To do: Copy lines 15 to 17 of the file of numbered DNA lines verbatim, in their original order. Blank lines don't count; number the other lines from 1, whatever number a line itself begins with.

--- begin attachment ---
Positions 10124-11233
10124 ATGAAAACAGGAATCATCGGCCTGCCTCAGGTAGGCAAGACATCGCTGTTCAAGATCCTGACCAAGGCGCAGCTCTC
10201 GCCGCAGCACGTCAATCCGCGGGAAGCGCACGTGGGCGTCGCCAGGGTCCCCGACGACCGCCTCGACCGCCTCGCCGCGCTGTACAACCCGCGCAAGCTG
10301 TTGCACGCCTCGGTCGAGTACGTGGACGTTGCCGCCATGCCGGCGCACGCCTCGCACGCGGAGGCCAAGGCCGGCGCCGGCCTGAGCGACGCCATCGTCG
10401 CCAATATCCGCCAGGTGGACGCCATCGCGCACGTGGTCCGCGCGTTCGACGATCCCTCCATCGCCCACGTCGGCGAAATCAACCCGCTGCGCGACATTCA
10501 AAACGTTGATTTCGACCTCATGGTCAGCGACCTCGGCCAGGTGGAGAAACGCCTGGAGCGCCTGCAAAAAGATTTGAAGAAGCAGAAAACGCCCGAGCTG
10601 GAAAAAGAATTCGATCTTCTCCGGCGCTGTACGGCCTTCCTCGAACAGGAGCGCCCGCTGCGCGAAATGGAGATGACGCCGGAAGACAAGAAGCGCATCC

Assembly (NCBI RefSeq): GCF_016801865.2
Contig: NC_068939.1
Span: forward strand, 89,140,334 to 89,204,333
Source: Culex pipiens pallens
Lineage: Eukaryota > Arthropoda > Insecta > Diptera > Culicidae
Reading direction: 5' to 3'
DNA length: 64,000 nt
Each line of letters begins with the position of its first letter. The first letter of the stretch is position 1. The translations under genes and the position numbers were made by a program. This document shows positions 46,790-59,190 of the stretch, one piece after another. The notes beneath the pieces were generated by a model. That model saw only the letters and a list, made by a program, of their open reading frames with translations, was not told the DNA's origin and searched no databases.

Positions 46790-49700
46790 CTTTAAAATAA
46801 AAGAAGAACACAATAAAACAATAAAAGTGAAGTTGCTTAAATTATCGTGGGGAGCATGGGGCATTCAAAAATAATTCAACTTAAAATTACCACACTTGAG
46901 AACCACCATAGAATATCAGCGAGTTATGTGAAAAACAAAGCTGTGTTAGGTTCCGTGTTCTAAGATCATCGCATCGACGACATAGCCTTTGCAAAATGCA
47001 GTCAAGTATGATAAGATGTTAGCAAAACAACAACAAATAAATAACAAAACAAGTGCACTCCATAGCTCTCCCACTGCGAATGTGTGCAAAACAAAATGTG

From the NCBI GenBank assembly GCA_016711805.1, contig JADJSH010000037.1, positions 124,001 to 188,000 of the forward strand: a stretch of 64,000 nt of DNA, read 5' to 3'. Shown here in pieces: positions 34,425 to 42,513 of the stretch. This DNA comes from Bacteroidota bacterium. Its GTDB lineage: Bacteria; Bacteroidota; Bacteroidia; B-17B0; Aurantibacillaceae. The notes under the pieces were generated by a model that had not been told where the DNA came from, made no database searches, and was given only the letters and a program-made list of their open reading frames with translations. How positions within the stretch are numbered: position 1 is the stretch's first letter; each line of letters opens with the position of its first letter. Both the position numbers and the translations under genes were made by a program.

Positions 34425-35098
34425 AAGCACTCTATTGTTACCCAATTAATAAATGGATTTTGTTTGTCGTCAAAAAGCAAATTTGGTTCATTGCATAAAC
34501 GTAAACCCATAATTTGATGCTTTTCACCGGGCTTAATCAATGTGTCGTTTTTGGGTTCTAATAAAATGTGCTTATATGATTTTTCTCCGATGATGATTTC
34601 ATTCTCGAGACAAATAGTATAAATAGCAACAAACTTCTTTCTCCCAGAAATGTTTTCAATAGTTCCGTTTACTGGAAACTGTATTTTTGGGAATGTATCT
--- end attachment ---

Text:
Each line of letters begins with the position of its first letter. The first letter of the stretch is position 1. The translations under genes and the position numbers were made by a program. This document shows positions 46,790-59,190 of the stretch, one piece after another. The notes beneath the pieces were generated by a model. That model saw only the letters and a list, made by a program, of their open reading frames with translations, was not told the DNA's origin and searched no databases.

Positions 46790-49700
46790 CTTTAAAATAA